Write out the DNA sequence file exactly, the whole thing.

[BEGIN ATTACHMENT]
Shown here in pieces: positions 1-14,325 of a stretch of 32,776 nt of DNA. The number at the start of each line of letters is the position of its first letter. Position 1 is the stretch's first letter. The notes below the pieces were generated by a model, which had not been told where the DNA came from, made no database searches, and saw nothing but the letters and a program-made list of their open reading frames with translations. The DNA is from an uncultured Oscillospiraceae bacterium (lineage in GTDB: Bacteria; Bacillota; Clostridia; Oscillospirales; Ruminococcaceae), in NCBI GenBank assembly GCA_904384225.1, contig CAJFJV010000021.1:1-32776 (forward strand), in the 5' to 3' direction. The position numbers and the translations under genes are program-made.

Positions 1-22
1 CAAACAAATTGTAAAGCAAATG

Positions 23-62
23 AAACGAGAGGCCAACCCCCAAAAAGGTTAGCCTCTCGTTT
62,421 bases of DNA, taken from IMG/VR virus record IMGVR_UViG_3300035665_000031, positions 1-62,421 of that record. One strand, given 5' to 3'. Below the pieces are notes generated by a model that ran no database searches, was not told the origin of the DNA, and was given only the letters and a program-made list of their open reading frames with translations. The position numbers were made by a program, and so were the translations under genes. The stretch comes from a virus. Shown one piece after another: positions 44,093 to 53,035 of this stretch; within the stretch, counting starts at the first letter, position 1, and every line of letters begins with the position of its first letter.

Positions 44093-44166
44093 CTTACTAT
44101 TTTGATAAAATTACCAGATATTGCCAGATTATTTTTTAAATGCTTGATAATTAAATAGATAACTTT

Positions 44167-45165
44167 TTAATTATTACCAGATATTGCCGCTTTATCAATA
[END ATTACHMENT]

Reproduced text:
Shown here in pieces: positions 1-14,325 of a stretch of 32,776 nt of DNA. The number at the start of each line of letters is the position of its first letter. Position 1 is the stretch's first letter. The notes below the pieces were generated by a model, which had not been told where the DNA came from, made no database searches, and saw nothing but the letters and a program-made list of their open reading frames with translations. The DNA is from an uncultured Oscillospiraceae bacterium (lineage in GTDB: Bacteria; Bacillota; Clostridia; Oscillospirales; Ruminococcaceae), in NCBI GenBank assembly GCA_904384225.1, contig CAJFJV010000021.1:1-32776 (forward strand), in the 5' to 3' direction. The position numbers and the translations under genes are program-made.

Positions 1-22
1 CAAACAAATTGTAAAGCAAATG

Positions 23-62
23 AAACGAGAGGCCAACCCCCAAAAAGGTTAGCCTCTCGTTT
62,421 bases of DNA, taken from IMG/VR virus record IMGVR_UViG_3300035665_000031, positions 1-62,421 of that record. One strand, given 5' to 3'. Below the pieces are notes generated by a model that ran no database searches, was not told the origin of the DNA, and was given only the letters and a program-made list of their open reading frames with translations. The position numbers were made by a program, and so were the translations under genes. The stretch comes from a virus. Shown one piece after another: positions 44,093 to 53,035 of this stretch; within the stretch, counting starts at the first letter, position 1, and every line of letters begins with the position of its first letter.

Positions 44093-44166
44093 CTTACTAT
44101 TTTGATAAAATTACCAGATATTGCCAGATTATTTTTTAAATGCTTGATAATTAAATAGATAACTTT

Positions 44167-45165
44167 TTAATTATTACCAGATATTGCCGCTTTATCAATA